[SeaBIOS] [RFC] Document and rework debug levels
kevin at koconnor.net
Thu Apr 7 14:52:46 CEST 2016
On Wed, Apr 06, 2016 at 07:58:28PM +0200, Laszlo Ersek wrote:
> On 04/06/16 19:52, Kevin O'Connor wrote:
> > On Wed, Apr 06, 2016 at 07:38:49PM +0200, Laszlo Ersek wrote:
> >> On 04/06/16 19:07, Kevin O'Connor wrote:
> >>> There are a number of debug levels in the SeaBIOS code today.
> >>> Unfortunately, much of the code does not follow any particular
> >>> standard for which debug level to use.
> >>> This is becoming cumbersome for a few reasons:
> >>> - some people want fewer debug messages to reduce boot time, but still
> >>> want critical messages (eg, error messages). Debug level 1 can be
> >>> too verbose while debug level 0 disables all messages.
> >>> - some drivers become very verbose before other drivers, and thus
> >>> depending on a user's hardware, the user might get flooded with
> >>> messages they don't want before seeing the important messages from
> >>> the driver they were looking for
> >>> - when writing a new driver, it's not easy for a developer to know
> >>> what debug level to choose
> >>> I'm proposing that the debug levels be documented and that all of the
> >>> debug messages in SeaBIOS be reworked to follow that documentation.
> >>> Here are the debug levels I propose using:
> >>> Level 1:
> >>> - SeaBIOS version banner
> >>> - Major error messages and major warning messages that are likely
> >>> indicative of an error
> >>> - Screen output (ie, printf) would also be available at this level
> >>> when screen-and-debug is true
> >>> Level 2:
> >>> - Critical memory layout information. This would include the e820
> >>> map prior to booting and similar information about UMB memory,
> >>> EBDA memory, BIOS table locations, etc.
> >>> Level 3:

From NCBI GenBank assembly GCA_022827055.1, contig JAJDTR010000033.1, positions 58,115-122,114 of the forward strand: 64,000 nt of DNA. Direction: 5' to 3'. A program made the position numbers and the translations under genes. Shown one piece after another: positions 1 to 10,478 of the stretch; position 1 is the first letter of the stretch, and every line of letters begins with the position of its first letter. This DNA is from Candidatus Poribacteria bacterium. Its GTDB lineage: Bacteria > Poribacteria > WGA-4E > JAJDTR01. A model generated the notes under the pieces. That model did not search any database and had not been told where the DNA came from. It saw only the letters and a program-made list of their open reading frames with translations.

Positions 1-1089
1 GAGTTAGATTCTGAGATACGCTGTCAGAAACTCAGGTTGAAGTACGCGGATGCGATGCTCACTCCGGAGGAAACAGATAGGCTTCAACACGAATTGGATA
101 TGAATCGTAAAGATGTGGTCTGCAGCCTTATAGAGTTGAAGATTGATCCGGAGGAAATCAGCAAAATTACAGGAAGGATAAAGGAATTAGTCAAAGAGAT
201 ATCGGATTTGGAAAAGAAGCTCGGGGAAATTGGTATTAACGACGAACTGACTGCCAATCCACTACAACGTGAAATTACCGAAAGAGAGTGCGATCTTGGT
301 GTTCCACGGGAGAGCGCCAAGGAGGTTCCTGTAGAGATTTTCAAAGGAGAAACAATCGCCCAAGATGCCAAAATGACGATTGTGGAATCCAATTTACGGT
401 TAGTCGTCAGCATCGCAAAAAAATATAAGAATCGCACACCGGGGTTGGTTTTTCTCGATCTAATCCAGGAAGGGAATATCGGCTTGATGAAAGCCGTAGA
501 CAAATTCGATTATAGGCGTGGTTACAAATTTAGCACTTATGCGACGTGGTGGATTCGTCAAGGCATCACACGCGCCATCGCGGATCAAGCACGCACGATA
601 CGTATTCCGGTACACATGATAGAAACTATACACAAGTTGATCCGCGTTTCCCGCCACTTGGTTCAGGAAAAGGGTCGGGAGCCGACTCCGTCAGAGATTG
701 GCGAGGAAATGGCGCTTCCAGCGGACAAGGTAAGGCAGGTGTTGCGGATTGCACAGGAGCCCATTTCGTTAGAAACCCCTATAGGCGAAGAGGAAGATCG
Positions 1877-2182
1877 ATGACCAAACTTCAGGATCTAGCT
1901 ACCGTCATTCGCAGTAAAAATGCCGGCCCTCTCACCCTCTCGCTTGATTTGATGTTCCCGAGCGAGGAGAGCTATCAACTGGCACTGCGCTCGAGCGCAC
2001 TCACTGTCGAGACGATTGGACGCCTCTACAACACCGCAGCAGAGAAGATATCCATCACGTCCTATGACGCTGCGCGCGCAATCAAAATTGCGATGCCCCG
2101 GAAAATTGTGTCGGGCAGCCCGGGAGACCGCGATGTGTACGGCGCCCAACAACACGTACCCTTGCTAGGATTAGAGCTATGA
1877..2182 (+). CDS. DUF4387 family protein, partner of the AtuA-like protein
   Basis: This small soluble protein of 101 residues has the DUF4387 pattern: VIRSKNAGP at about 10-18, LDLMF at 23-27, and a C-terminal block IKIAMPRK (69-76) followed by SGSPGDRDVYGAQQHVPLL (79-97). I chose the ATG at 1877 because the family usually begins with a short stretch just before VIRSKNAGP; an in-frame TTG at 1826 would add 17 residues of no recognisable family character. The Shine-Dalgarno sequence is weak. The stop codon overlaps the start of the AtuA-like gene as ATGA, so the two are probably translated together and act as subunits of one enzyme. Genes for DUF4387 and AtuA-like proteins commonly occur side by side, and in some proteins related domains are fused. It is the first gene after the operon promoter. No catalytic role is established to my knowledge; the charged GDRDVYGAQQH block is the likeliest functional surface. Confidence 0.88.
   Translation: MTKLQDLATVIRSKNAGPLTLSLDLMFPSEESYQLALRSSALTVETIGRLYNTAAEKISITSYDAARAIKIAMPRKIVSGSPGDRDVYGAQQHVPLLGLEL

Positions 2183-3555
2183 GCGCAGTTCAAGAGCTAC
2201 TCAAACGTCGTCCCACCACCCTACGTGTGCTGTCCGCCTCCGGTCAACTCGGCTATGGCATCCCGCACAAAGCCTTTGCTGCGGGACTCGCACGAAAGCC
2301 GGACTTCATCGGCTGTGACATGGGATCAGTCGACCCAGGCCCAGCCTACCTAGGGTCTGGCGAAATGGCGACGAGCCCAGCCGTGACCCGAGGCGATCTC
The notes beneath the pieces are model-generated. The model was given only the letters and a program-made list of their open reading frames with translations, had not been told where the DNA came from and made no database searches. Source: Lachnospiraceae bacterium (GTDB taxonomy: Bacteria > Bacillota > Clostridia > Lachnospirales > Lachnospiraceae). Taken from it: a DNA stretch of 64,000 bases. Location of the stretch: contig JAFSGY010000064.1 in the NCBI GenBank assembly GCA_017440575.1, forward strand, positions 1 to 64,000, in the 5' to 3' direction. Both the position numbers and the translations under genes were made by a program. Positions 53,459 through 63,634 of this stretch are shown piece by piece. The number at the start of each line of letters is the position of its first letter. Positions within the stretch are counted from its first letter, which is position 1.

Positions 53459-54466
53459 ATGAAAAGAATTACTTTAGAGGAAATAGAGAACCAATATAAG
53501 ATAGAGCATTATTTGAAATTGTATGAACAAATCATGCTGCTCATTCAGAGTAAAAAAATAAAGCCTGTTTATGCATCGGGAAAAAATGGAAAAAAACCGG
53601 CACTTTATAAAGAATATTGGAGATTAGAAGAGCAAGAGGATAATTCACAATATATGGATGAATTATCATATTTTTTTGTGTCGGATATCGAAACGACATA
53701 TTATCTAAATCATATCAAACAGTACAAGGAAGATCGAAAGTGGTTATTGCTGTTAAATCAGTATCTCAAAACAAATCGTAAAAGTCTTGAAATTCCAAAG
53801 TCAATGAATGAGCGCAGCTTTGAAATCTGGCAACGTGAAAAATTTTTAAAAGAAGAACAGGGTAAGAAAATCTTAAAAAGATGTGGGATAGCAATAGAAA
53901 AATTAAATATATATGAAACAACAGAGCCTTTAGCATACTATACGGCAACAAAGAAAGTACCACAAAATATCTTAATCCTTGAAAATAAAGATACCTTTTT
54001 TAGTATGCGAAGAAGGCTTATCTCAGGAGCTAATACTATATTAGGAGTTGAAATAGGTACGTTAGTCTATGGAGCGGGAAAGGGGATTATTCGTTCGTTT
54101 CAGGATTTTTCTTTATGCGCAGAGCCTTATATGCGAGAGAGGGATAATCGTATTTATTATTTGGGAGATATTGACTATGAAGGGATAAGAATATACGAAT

> >>> - Found hardware for which there is a SeaBIOS driver and critical
> >>> information about that hardware (such as its address, hardware
> >>> version, hardware capabilities, etc.)
> >>> Level 4:
> >>> - Major code flow events between SeaBIOS phases (eg, post, boot,
> >>> resume phases)
> >>> Level 5:
> >>> - Code flow notifications at driver and subsystem startup (eg, "init
> >>> usb\n" type messages)
> >>> - Thread startup and shutdown messages
> >>> Level 6:
> >>> - Basic driver and subsystem debugging. This would be driver
> >>> specific messages that are not expected to be called with high
> >>> frequency (ie, not called on every disk access nor on every
> >>> keyboard access, etc.)
> >>> Finally, for debug messages that could be called with high frequency
> >>> (eg, on each disk read), I propose defining a DEBUG_xyz at the top of
> >>> the particular driver source code file which would default to 9 and a
> >>> developer could change to a lower number when working on that code.
> >>> So, for example, DEBUG_xhci could be introduced and be used on
> >>> dprintf() messages that are invoked on each xhci transfer.
> >>> As part of this proposal, the default debug level would change from
> >>> level 1 to level 4. Most dprintf level 1 calls in the code would
> >>> change to a level between 1 and 4. Most driver dprintf calls between
> >>> levels 3-8 would end up changing to level 6. Most dprintf calls with
> >>> 9 (or higher) would instead get a DEBUG_xyz definition.
> >>> Thoughts?
> >> Seems well-thought-out to me. Any chance you could introduce symbolic
> >> constants too for the debug levels?
> > It would be nice to do that. However, I'm not sure if:
> > dprintf(DEBUG_memory, "my message\n");
> > would become too cumbersome due to the length of the symbol names.
> For one data point, it wouldn't bother me. (I'm used to this pattern --
> in edk2 the debug log level is a log mask actually. Occasionally a
> bitmask (of two bits) is constructed on the spot.)
> On the other hand:
> > Maybe adding wrappers (eg, debug_mem("my message") ) for the common
> > cases would avoid that problem.
> would nicely imitate pr_*() from Linux's "include/linux/printk.h".
The printk.h code is interesting. I'm now thinking it might be better
to introduce pr_err (for level 1 above), pr_notice (for levels 2-4
above), pr_info (for level 5), and pr_debug (for level 6). The "debug
level" would then just be an internal detail.
It still has the issue of making sure debug levels are used
consistently across the code, but we could just use documentation for
For the infrequent debug messages (existing levels 9+) we could
introduce macros like:
#define pr_debug_xhci(...) // pr_debug(__VA_ARGS__)
and a developer could alter the macro to uncomment the call to
pr_debug() when the additional info is desired.
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